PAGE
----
Current law has been financially self-serving to the litigating attorneys at the expense of divorcing spouses and their families
No need for task force, implement alimony
ROSS FRISHER, MELBOURNE, FLORIDA
law has been financially self-serving to the litigating attorneys at the
expense of divorcing spouses and their families
Representatives Cynthia Stafford and Lori
Berman, in their recent Point of View article, “Create
task force before taking up alimony reform again” (June 27), state, “If
alimony reform is necessary — a point that is far from settled — then it should
be done in response to … well-reasoned analysis.”
As a financial adviser, certified divorce
financial analyst, and president of Family Law Reform, I can personally and
professionally attest to the atrocities occurring within our current family law
system with regard to divorce.
Current alimony law, like an insidious cancer,
is figuratively — and sometimes literally — killing our citizens and causing
irreparable damage to the family unit in our society.
To draw an analogy, when doctors see a tumor,
they typically cut it out before it grows or metastasizes. Sure, they can study
it some more and watch it grow, but at what cost to the patient? Good doctors,
like good legislators, handle the situation effectively, and as soon as
Similarly, outdated and dysfunctional alimony
laws need to be “cut out” as soon as possible because they are extremely
harmful to our citizens.
Legislators have already studied and debated
the need for alimony reform for the better part of eight years. I have
personally been working with them as well as the leaders of the Family Section
of the Florida Bar. Initially the leaders of the Family Section stated that
Florida had “among the most progressive alimony laws in the nation.” They
argued there is no reason to change current law.
Family Law Reform, as the largest alimony
reform group in the nation, effectively educated our legislators to the fact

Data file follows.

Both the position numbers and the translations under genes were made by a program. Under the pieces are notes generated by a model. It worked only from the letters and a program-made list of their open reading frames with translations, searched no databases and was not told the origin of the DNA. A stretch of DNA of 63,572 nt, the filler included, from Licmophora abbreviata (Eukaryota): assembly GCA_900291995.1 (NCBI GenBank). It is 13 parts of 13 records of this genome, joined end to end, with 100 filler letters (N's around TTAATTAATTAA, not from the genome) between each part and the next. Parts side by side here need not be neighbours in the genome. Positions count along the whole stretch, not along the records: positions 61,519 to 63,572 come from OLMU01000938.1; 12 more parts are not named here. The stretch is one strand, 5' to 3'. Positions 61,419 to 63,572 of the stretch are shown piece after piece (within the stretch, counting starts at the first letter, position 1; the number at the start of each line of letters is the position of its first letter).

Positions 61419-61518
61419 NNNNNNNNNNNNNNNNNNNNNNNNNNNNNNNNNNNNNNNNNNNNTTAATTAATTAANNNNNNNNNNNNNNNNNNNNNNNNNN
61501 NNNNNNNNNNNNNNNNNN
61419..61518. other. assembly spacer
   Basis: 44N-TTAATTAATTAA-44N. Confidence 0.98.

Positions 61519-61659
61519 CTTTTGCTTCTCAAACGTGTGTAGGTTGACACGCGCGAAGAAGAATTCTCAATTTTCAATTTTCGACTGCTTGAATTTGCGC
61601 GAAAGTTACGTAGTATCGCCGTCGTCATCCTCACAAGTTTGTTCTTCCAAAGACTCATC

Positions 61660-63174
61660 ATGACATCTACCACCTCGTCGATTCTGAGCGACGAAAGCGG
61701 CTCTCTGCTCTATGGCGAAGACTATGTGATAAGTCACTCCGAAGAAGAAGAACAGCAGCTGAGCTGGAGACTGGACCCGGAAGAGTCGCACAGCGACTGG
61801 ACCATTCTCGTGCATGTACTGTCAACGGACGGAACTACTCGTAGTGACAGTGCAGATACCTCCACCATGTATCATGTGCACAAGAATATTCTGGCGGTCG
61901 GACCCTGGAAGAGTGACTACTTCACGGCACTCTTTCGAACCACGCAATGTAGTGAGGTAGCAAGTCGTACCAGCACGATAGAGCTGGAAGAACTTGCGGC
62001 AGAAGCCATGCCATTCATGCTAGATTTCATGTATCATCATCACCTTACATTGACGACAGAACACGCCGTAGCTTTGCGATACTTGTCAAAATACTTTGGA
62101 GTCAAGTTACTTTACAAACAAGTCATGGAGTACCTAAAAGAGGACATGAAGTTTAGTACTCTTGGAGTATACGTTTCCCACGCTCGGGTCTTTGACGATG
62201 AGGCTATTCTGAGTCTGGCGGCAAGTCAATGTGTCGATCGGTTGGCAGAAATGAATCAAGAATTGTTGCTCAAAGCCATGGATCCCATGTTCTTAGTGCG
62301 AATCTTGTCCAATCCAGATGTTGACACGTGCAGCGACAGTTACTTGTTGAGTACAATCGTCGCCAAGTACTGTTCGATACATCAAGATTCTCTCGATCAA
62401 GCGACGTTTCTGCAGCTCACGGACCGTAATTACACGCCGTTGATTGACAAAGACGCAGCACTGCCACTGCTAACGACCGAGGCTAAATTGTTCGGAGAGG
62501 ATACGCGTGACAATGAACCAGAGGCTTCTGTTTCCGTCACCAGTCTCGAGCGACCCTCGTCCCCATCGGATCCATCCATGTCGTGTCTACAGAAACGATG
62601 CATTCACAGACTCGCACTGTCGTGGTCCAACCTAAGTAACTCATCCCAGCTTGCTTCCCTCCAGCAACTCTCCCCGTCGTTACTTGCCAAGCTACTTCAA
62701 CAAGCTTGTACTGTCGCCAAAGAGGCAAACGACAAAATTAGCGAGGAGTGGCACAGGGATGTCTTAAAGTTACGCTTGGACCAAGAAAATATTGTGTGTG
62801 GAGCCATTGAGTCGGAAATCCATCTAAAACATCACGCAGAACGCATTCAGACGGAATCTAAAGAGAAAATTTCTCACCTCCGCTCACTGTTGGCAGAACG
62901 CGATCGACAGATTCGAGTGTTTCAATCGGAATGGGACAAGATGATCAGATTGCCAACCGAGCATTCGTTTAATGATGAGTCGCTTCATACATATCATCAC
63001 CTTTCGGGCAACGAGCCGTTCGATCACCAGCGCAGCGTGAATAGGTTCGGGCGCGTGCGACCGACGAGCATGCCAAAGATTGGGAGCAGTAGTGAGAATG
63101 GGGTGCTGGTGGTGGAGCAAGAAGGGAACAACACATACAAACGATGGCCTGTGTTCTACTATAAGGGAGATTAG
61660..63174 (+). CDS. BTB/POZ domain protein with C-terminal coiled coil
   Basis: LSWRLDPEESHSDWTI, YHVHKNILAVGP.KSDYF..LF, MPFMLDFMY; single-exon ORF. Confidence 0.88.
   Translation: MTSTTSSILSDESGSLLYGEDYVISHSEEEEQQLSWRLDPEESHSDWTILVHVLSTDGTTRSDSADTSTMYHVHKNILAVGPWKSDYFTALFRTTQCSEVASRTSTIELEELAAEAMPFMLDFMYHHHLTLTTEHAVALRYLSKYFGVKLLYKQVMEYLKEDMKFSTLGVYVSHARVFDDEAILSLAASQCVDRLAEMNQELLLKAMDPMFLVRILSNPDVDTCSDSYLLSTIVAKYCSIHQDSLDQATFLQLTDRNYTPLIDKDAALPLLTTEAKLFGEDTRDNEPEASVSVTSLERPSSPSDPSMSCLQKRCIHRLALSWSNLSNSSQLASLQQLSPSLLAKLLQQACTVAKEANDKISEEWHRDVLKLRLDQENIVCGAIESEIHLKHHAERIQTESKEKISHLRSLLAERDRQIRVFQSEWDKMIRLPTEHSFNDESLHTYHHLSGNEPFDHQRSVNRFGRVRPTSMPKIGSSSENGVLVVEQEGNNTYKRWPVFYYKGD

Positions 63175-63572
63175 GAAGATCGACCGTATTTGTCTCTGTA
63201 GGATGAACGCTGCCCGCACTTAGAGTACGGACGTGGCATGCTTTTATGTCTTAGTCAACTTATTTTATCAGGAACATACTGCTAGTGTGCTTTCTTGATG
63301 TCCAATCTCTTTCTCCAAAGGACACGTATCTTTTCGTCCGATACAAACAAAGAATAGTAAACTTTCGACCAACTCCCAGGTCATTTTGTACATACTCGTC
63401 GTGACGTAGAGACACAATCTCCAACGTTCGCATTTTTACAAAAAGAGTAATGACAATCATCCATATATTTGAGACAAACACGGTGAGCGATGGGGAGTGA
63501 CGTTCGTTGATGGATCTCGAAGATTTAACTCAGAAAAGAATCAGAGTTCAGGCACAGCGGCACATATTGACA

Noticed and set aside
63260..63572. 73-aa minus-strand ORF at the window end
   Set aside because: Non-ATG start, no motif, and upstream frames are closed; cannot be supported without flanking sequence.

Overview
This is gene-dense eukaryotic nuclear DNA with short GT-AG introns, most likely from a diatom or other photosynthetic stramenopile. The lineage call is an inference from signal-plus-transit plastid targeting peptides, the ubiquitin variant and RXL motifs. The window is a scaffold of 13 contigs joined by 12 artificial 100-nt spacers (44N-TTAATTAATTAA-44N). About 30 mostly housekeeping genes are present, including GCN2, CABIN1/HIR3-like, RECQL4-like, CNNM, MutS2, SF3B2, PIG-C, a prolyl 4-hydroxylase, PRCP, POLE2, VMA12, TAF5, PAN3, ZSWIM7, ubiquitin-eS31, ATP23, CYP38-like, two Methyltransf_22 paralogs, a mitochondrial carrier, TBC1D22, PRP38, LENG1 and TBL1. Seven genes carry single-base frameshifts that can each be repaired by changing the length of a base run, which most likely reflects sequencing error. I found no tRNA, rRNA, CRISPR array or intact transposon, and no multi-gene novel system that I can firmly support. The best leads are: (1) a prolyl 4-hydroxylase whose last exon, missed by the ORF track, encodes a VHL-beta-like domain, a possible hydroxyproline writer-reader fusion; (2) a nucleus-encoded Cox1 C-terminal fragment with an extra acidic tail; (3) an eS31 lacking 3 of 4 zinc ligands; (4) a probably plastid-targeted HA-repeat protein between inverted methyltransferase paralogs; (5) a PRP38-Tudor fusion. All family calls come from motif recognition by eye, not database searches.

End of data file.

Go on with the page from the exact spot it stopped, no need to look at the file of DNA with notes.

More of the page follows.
that current law has been financially self-serving to the litigating attorneys
at the expense of divorcing spouses and their families. Thousands of stories
have been annotated and told about the bias, abuse, and never-ending cost, both
financially and emotionally, inflicted upon our unsuspecting divorcing citizens
and their children, all at the hands of litigating divorce attorneys ensconced
within the judicial system.
After eight years of testimony, leaders of the
Family Section of the Florida Bar have now finally agreed that not only is
change necessary, it is expected by society. Our legislators in the House and
Senate voted twice by super majorities in favor of proposed alimony reform law.
Setting up a task force to study a problem that
is so obviously in need of change is a transparent attempt to maintain the
status quo for alimony recipients and litigating family attorneys who
personally benefit from the continued and substantial income allotted to them
by current law; as well as a judicial system that thrives because of
inconsistent and unpredictable results from one case to the next.
Current alimony law is outdated, superfluous
and unwarranted. Creating a task force would only stave off the inevitable. The
time to reform our current abusive alimony law is now.
ALAN ROSS FRISHER, MELBOURNE
Editor’s note: Mr. Frisher is president of Family Law Reform, Inc.